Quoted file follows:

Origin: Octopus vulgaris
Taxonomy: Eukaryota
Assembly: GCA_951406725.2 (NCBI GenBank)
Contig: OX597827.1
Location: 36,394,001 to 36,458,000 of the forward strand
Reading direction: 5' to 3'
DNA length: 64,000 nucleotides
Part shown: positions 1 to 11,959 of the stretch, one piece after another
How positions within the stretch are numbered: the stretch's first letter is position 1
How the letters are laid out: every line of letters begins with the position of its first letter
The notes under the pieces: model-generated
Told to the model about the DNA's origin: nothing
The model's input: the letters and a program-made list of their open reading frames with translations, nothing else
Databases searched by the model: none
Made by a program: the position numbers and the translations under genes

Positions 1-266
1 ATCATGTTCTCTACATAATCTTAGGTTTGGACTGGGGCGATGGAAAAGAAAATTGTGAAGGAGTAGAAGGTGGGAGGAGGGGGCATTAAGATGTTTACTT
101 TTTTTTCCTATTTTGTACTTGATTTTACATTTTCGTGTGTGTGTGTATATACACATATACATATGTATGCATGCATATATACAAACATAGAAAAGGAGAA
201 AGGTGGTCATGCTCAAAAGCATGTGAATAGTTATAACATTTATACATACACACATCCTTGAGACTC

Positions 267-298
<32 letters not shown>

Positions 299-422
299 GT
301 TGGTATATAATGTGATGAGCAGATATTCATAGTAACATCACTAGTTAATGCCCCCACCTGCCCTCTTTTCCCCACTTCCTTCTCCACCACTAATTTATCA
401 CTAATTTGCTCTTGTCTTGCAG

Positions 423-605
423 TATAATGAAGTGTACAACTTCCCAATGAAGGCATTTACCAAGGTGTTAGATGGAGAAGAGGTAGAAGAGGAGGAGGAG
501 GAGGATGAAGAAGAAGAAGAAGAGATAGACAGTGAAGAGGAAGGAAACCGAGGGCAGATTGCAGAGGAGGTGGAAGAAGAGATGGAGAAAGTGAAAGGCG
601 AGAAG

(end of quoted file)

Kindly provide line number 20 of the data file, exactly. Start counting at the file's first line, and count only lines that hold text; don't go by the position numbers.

Positions 267-298